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 Quantum of Solace - A Review

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Join date : 2008-12-06
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PostSubject: Quantum of Solace - A Review   Quantum of Solace - A Review I_icon_minitimeSun Dec 07, 2008 8:44 am

About a decade ago, a James Bond-based game came out that shook the fledgling first-person shooter genre to its very core. The game was "Goldeneye 007" on the Nintendo 64. The game was an instant classic and one of the best games ever created, bringing innovative gameplay concepts, intense action, and unparalleled multiplayer options. Many gamers still look back fondly on "Goldeneye 007", but it came with unfortunate side effect: every single Bond game to come out since has been held to the ridiculously high standards set by it. Unfortunately, all have fallen short, some more spectacularly than others. However, as the first fruits of Activision’s purchase of the Bond license, Quantum of Solace is looking to change that.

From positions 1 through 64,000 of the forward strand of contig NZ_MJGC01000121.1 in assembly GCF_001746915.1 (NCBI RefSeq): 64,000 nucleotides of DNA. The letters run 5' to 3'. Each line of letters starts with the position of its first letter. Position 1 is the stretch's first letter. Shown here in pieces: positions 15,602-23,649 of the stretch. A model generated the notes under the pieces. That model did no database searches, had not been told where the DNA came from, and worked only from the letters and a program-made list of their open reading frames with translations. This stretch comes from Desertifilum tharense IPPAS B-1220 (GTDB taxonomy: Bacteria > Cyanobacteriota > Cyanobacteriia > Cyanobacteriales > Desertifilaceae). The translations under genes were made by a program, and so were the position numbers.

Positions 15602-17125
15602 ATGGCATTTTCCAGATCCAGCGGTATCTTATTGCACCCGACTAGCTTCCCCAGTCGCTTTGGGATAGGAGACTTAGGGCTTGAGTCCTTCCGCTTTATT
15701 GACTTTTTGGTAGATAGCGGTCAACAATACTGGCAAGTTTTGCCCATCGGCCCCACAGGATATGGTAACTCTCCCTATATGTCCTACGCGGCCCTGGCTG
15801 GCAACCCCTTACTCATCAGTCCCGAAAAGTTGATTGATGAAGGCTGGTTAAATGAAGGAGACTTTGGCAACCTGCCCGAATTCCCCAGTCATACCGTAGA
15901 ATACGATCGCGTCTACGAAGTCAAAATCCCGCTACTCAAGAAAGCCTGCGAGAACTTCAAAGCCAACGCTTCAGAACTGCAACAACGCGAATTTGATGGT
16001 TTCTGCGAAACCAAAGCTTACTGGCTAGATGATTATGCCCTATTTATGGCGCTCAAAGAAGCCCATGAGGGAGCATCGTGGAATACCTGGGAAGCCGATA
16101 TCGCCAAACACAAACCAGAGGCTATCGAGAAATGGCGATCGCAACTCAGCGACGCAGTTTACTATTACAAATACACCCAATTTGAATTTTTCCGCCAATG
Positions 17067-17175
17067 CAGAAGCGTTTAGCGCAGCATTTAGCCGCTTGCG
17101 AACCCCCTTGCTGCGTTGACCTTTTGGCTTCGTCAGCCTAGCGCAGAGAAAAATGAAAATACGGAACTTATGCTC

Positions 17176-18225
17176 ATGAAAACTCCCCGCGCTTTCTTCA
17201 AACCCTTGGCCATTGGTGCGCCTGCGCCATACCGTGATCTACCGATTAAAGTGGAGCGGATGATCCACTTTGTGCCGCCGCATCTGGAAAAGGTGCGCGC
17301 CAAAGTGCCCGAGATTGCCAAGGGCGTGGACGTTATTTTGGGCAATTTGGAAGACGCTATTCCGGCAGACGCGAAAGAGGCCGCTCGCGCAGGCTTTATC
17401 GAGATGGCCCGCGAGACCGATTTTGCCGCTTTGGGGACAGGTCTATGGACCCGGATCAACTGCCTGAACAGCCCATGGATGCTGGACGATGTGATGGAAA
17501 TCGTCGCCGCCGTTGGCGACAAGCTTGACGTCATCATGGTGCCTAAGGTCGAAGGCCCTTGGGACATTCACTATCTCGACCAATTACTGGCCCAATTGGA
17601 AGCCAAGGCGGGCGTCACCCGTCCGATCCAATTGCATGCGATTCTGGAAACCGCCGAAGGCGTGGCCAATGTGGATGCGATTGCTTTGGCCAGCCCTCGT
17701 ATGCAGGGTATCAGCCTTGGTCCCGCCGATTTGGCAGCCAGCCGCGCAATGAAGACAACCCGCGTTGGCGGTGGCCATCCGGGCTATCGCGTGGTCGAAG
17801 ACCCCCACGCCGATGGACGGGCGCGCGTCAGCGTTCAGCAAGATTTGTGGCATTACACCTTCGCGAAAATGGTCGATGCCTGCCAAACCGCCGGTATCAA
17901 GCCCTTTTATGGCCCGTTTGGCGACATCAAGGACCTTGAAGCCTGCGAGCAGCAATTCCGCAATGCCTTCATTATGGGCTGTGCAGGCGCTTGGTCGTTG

Powered by the 'Call of Duty 4' engine and filled with some great action sequences, "Quantum of Solace" is a solid entry to the Bond video game franchise, to be sure. However, does it finally reach the bar set by "Goldeneye 007"? Unfortunately, the game has a fair share of problems, missing that mark of greatness. Still, if you are a Bond maniac and love a good FPS, then "Quantum of Solace" is worth a look this holiday season.